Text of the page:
A tropical feeder band from Hurricane Joaquin is streaming high levels of moisture is into South Carolina. Three day rainfall totals across South Carolina and North Carolina have been impressive. With locations near Charleston seeing 20 + inches of rain. Much of the rain in South Carolina has fallen within the past 24 hours.
This is leading to significant flooding across the state. Most NWS River Forecast location in South Carolina are experiencing or forecast to experience moderate (the red boxed locations shown below) to Major river levels (purple boxes shown below.)
An additional 5 to 10 inches of rain is expected in the low country of South Carolina through Monday morning before the rains will start to diminish.
An area that has been especially hard hit is Colombia, SC. Local reports are indicating significant flash flooding in several areas of the city including sections along the Gills Creek in the eastern part of the city. Rainfall amounts in the Gills Creek drainage basin has ranged between 14-16 inches of rain in the past 3 days (since Thursday, 10/1.) with 12 to 14 inches of rain falling in the past 24 hours.
Gills Creek at Columbia river gauge is not a river forecast location for the National Weather Service, which means they do not provide future river level information. But we do have the river level observations for Gills Creek provided by the USGS. The left graphic below shows the river observations in blue rising very quickly Saturday and into Saturday night. Then at 7 am on Sunday (10/4) the river gauge stops reporting. Give the latest reading was 7.65 feet above the previous flood of record of 9.43 ft. set on July 24, 1997, the river gauge was likely inundated with water and the electronics have been damaged or the river gauge was potentially washed away. Thus we will not know an actual crest for this location until the USGS is able to perform an in person survey evaluation. The right graphic below provides a perspective of how the river spreads as the levels rise near the river gauge location. The Aqua areas outlines the 1% flood risk (100 yr flood plain) area while the orange area is the 0.2% risk area (500 year flood plain). NOTE: 1% risk means there is a 1% chance every year that this area could be flooded.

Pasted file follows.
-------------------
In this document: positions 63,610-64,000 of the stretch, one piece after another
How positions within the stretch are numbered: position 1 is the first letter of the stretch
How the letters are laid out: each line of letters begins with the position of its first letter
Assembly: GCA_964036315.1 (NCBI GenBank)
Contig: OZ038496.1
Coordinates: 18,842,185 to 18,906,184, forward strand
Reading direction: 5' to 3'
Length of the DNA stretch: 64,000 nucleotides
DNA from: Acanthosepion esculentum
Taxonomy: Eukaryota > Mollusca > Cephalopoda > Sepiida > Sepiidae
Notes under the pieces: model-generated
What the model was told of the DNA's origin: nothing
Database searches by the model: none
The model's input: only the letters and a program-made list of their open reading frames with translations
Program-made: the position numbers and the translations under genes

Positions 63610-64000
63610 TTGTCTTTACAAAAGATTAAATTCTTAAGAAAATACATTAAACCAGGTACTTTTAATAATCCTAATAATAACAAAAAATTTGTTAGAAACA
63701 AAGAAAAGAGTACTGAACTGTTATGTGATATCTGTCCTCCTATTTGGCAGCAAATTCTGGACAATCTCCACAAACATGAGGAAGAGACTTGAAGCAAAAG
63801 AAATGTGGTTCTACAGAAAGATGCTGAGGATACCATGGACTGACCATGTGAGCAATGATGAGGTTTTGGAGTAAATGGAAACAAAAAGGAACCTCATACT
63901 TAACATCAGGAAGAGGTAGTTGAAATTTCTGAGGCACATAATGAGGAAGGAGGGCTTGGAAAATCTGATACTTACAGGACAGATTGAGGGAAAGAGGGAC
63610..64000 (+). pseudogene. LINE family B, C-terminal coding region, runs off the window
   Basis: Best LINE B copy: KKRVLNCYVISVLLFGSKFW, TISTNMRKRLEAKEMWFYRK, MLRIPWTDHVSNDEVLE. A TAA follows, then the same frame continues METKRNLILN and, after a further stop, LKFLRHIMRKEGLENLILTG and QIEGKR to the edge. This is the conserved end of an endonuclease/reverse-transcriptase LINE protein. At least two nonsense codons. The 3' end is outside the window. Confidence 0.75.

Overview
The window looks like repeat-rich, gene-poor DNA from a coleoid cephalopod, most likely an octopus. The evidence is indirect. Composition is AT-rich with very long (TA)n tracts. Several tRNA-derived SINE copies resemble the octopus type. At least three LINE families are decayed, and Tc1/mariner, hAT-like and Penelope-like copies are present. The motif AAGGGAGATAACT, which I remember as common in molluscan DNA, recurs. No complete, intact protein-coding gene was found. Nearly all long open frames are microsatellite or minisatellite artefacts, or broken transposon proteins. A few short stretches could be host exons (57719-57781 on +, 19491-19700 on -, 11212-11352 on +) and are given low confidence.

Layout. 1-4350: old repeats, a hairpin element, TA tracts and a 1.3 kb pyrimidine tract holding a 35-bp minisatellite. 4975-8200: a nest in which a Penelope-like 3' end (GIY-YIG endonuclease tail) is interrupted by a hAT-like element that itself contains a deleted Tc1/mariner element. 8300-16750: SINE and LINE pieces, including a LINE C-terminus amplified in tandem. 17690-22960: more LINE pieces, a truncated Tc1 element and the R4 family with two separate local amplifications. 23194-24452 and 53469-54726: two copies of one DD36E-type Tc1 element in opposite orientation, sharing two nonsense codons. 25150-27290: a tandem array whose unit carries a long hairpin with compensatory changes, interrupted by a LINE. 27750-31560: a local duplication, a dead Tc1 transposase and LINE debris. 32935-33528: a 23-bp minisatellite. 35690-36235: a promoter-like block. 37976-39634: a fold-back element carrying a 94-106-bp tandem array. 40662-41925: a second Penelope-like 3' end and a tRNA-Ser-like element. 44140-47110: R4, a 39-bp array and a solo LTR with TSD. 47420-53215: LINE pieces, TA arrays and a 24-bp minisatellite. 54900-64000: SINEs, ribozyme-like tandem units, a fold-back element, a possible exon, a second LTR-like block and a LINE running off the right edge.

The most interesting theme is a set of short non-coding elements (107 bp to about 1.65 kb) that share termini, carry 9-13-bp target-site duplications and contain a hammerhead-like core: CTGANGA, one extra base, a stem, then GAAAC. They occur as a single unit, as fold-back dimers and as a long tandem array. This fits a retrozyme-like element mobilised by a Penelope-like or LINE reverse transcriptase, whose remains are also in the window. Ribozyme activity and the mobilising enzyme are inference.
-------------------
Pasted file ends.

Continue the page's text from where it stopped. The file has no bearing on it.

Significant flooding has occurred along much of Gill Creek. WLTX has several videos of flash flooding in the Colombia area. One area in particular is Gills Creek at Decker Blvd which is to the north and upstream of the river gauge as noted in the left graphic below. In looking more closely at this location via the FEMA Flood Maps (right graphic below), Decker Road is actually in the Floodway or in the main river channel area (as show in the Right graphic below in the red circle) when the river rises to the 1% level. Unfortunately the road was built and the area developed in these risk areas. (This area was likely developed before we understood the actual flood risk.) Thus, the river responded as expected and the fast moving current area over topped the road. Unfortunately looking at the swift water rescues, they were not able to close the road prior quickly rising water inundating the roadway and people were caught in a serious situation. This is why you should never drive into a flooded roadway, even if the water seems slow moving or just ponded. You do not know how quickly the situation could change, how deep the water is or if the road has been washed out underneath.
With additional 2 – 5 inches of rain expected in the Colombia, South Carolina area local officials have declared a State of Emergency and requesting people stay at home and off the road.
Those with interests along creeks, river and in lower areas along the coast are urged to remain aware for changing water levels.
The team at WxIntegrations will continue to provide relevant information and resources to help you better understand and prepare by incorporating weather impacts into your planning and response.